UK military planes rescue 150 from Libyan desert

In bold rescue mission, C-130 Hercules planes pick up civilians from desert locations south of Benghazi, Liam Fox says.

February 26, 2011 22:28
2 minute read.
British naval ship HMS Cumberland

Libya Britain resue 311. (photo credit: AP Photo/Ministry of Defence, Cpl. Randall, HO)

LONDON — British military planes entered Libyan air space in a daring rescue of more than 150 civilians from desert locations, officials said Saturday.

The C-130 Hercules planes, carrying Britons and other nationals, safely landed in Malta after picking up the civilians from desert locations south of Benghazi, UK Defense Secretary Liam Fox said.

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The rescue mission was bold because few planes have been able to fly through Libyan air space. It was not immediately clear if it was a British special forces mission, but the SAS has been on stand by for an evacuation mission of those stuck in oil fields, according to UK media reports.

"I can confirm that two RAF C-130 Hercules aircraft have evacuated more than 150 civilians from desert locations south of Benghazi," Fox said.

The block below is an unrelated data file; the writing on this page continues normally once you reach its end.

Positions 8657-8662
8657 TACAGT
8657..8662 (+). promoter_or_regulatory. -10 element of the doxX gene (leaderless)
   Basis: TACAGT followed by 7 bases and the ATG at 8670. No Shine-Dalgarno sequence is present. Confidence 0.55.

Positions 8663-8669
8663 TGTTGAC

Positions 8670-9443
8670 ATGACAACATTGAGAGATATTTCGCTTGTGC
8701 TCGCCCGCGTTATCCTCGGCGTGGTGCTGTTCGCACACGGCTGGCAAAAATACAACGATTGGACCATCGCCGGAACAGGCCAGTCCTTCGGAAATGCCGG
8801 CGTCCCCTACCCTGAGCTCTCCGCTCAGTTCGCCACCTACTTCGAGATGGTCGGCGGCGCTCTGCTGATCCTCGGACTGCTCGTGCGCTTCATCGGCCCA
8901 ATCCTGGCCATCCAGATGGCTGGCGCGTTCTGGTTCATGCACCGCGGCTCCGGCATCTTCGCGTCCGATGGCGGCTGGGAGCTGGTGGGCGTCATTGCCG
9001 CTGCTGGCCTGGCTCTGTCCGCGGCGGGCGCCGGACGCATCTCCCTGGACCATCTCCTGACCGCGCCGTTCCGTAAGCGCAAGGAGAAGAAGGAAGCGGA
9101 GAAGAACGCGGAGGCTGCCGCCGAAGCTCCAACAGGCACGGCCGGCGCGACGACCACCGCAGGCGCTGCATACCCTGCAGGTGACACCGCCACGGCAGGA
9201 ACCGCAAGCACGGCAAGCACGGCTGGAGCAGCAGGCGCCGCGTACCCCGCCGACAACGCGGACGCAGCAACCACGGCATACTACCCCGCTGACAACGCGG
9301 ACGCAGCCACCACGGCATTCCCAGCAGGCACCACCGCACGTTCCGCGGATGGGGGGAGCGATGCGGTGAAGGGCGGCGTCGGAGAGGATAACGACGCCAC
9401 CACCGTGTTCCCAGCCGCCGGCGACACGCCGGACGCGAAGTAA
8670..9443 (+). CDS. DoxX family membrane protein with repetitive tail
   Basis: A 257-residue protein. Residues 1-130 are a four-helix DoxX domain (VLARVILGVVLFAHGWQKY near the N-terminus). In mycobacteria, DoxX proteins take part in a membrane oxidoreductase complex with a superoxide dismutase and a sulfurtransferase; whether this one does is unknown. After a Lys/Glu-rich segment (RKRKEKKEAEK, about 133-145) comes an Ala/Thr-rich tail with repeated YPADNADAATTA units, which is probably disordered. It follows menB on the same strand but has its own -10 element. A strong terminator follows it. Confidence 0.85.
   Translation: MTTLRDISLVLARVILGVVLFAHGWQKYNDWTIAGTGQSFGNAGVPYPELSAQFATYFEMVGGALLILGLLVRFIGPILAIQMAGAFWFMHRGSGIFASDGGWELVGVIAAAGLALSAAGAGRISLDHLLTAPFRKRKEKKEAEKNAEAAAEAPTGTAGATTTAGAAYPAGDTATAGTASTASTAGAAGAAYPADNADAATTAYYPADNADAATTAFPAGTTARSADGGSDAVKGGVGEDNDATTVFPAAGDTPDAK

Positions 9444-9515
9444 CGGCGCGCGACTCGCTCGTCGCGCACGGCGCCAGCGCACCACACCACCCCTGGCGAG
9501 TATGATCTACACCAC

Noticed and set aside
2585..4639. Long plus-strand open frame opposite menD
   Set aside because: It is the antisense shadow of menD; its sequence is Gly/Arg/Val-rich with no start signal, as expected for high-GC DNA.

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He added that the frigate HMS Cumberland was returning to Benghazi from Malta to evacuate any remaining "entitled persons" from there.

Fox made the announcement as the UN Security Council met in an urgent session to consider sanctions to punish Libya for violent attacks against anti-government protesters.

Britain has been among the countries pushing for tougher sanctions, including an arms embargo and travel ban on Gadhafi, who is under pressure by the international community to halt the crackdown on his people.

Mediterranean ports, meanwhile, overflowed with thousands of evacuees from Libya, and thousands more foreigners were still scrambling to flee the North African nation by sea, air or land as the security situation around the capital Tripoli deteriorated.

More than 2,800 Chinese workers landed in Heraklion on the Greek island of Crete aboard a Greek ship. Further to the west, another 2,200 Chinese arrived in Valletta, the capital of Malta, after a long journey from the eastern Libyan port of Benghazi. Hours earlier, in the dark of night, a U.S-chartered ferry dropped off over 300 passengers in Valletta who spent three days waiting to leave Libya's chaotic capital.

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